The NYT has a nice section on Giving, including one piece which gets at something I’ve been thinking about for awhile – a lot of charity nowadays isn’t going to the poor. I don’t think families/individuals are being philanthropic of they simply give money to their alma matter. The best colleges and universities still serve the privileged by giving money back to the college you went to, you are perpetuating an instituation which leaves the poor behind. I’ve written in the past about how a lot of aid seems to flow to non-critical causes, since hunger in Africa isn’t exactly close to home.
Ben Stein riffed on this a month ago when he wondered why he still gives money to Yale Law School, when $500 in a $13 B fund has a much less impact than $500 to about a million other charities. After a lot of mail, he changed his POV a week later saying "it’s OK for emotional ties to override reason"; in other words, he likes his Yale, so it doesn’t matter whether giving money there still makes sense.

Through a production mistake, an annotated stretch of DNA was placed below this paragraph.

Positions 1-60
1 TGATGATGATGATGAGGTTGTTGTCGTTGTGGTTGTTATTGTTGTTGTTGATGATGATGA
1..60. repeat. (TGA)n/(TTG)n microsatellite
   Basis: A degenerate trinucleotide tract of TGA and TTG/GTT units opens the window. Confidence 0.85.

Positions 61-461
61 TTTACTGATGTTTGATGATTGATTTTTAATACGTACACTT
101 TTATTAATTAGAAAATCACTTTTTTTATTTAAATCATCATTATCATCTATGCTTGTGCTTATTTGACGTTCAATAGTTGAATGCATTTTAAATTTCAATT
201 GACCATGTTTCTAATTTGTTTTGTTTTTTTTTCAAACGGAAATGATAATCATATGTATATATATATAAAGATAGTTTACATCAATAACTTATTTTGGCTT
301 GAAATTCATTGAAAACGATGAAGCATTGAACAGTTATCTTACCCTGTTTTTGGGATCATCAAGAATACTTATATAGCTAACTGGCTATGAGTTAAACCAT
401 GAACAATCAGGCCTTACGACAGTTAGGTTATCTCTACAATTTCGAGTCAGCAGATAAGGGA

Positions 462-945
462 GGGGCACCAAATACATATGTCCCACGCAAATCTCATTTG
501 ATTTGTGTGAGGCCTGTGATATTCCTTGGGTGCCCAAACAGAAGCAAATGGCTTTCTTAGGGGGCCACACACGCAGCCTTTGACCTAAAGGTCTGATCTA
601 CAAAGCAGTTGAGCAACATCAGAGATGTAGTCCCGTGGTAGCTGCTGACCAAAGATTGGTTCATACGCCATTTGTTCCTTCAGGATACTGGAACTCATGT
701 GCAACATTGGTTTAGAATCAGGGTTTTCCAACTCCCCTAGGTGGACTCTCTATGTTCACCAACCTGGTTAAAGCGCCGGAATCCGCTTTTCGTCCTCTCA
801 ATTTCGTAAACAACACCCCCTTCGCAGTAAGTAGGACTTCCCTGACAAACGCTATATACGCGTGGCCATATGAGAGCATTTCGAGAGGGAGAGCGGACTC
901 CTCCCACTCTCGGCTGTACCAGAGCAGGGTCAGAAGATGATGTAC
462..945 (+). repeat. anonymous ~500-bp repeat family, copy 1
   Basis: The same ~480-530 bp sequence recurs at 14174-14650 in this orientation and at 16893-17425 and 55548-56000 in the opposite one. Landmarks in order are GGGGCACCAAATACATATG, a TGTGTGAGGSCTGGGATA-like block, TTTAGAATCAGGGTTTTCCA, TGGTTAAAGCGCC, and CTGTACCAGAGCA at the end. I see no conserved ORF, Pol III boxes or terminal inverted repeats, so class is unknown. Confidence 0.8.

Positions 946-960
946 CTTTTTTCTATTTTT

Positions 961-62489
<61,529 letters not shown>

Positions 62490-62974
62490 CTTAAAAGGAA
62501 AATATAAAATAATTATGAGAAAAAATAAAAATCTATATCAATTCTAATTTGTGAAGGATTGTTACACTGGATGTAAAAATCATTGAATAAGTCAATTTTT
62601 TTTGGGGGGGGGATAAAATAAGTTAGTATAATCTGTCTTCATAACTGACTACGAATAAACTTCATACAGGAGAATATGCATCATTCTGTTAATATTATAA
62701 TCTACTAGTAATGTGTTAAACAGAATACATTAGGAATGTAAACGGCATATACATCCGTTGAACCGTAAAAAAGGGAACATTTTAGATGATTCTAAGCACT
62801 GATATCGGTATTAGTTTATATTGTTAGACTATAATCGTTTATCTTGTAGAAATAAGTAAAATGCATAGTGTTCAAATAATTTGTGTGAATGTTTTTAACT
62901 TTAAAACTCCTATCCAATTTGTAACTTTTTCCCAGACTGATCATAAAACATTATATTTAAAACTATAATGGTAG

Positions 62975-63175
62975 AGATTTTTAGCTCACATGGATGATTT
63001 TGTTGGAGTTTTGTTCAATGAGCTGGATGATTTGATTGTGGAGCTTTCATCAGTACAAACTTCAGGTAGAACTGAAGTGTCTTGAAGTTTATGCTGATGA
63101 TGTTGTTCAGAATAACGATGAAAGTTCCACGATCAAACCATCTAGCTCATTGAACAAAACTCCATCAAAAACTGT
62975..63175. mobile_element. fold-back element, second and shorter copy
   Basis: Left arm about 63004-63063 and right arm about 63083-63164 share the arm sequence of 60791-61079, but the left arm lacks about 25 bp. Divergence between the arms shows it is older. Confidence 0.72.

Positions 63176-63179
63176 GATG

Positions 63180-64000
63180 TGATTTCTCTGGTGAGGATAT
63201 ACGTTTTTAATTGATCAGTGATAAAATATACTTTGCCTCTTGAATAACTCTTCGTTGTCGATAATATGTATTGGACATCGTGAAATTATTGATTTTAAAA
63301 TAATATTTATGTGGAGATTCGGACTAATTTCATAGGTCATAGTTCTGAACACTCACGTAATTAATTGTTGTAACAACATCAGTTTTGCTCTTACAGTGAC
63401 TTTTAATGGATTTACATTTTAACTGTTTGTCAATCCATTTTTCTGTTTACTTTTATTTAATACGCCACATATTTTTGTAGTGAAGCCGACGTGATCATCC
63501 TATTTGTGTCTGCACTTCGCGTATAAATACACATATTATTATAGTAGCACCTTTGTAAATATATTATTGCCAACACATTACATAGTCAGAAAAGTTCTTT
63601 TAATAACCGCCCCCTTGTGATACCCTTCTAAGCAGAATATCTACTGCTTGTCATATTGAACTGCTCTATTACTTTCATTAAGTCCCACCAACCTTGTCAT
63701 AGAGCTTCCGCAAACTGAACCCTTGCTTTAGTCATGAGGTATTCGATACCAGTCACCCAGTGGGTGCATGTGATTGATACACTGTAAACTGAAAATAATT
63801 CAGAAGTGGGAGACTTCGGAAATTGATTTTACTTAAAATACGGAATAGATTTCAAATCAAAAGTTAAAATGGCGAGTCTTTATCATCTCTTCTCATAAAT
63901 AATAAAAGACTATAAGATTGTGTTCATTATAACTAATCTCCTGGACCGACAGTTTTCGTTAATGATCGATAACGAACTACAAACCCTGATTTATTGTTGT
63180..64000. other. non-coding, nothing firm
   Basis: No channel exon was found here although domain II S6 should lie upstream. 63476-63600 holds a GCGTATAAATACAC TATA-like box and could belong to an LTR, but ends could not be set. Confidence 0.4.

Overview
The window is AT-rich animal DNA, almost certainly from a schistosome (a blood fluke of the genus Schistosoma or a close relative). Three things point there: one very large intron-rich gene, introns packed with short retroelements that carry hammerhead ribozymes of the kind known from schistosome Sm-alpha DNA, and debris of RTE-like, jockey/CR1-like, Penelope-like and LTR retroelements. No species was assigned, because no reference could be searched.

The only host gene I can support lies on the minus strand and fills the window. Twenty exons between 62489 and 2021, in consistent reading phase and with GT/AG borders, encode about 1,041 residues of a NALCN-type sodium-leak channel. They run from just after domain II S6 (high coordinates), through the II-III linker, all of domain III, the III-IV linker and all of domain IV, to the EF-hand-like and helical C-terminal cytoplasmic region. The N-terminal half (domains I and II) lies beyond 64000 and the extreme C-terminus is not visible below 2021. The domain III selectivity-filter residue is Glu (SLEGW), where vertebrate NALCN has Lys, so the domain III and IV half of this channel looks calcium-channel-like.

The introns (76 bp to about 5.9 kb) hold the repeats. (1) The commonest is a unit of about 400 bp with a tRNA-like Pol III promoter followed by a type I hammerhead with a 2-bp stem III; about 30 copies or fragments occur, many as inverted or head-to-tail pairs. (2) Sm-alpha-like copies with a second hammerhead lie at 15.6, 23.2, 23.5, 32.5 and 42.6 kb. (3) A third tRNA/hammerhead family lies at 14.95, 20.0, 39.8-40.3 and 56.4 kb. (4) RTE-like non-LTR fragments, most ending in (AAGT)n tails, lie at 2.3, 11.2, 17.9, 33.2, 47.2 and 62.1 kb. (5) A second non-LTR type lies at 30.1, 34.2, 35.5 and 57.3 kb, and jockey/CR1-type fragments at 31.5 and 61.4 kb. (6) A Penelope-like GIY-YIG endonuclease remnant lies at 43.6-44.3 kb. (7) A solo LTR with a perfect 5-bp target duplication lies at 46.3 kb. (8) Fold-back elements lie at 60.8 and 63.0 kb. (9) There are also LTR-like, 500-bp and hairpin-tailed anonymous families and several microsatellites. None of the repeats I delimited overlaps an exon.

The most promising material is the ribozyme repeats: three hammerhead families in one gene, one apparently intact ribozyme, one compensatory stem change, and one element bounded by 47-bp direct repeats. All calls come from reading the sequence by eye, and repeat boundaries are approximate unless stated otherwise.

At Harvard University’s current rate of growth, its endowment will be larger than the Bill & Melinda Gates Foundation, the world’s largest foundation, in three years. And while Harvard increased its spending last year on financial aid for undergraduates to $80 million a year, that figure represents less than .5 percent of its $22 billion endowment, and only about 2 percent of the approximately $4 billion it earned last year on its investments.
"For the past 15 to 20 years, educational institutions have been funded primarily by tuition and fees, not donations," Professor Colombo said. "We’re conditioned to think of them as charities, but they aren’t."